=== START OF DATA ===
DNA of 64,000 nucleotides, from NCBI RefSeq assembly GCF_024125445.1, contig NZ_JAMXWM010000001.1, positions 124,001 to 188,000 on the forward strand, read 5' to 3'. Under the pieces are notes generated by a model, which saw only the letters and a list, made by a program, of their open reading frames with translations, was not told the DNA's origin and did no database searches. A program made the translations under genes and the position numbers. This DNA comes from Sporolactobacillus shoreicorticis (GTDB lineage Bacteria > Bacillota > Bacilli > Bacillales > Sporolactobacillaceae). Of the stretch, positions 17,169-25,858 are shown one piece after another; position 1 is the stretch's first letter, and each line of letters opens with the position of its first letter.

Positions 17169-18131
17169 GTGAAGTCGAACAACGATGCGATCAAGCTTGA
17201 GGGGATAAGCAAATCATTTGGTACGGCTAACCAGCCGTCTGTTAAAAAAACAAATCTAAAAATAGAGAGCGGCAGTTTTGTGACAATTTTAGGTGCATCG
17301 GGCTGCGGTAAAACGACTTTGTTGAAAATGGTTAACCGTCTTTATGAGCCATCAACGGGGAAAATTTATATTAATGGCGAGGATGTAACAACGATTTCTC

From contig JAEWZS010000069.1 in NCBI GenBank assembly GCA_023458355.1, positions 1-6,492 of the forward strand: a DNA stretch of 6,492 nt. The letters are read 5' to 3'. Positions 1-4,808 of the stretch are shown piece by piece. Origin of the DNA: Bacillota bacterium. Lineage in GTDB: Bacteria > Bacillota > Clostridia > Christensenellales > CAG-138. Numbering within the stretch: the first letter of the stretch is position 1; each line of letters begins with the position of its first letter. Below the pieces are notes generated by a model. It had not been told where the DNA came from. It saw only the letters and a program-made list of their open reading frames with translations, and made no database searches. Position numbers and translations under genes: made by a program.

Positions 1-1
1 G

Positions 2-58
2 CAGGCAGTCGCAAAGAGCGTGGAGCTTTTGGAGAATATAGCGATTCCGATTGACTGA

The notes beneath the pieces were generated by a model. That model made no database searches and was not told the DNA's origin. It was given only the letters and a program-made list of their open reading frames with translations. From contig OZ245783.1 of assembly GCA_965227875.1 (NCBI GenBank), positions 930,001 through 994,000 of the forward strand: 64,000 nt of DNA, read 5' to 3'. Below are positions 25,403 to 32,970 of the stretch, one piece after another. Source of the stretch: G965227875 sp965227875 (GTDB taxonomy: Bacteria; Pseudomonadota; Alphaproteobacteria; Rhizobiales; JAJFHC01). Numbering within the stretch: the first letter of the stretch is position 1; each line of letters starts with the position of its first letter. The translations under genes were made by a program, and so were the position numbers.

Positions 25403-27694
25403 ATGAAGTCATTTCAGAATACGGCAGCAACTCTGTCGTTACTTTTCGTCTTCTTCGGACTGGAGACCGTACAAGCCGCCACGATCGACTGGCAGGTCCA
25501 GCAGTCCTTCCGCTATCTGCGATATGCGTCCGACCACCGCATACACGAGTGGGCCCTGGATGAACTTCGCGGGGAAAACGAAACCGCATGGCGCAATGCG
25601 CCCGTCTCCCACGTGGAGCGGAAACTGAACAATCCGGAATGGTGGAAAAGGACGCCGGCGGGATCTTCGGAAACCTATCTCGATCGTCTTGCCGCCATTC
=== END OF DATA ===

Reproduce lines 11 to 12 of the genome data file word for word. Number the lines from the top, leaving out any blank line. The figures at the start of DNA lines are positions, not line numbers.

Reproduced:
The notes beneath the pieces were generated by a model. That model made no database searches and was not told the DNA's origin. It was given only the letters and a program-made list of their open reading frames with translations. From contig OZ245783.1 of assembly GCA_965227875.1 (NCBI GenBank), positions 930,001 through 994,000 of the forward strand: 64,000 nt of DNA, read 5' to 3'. Below are positions 25,403 to 32,970 of the stretch, one piece after another. Source of the stretch: G965227875 sp965227875 (GTDB taxonomy: Bacteria; Pseudomonadota; Alphaproteobacteria; Rhizobiales; JAJFHC01). Numbering within the stretch: the first letter of the stretch is position 1; each line of letters starts with the position of its first letter. The translations under genes were made by a program, and so were the position numbers.

Positions 25403-27694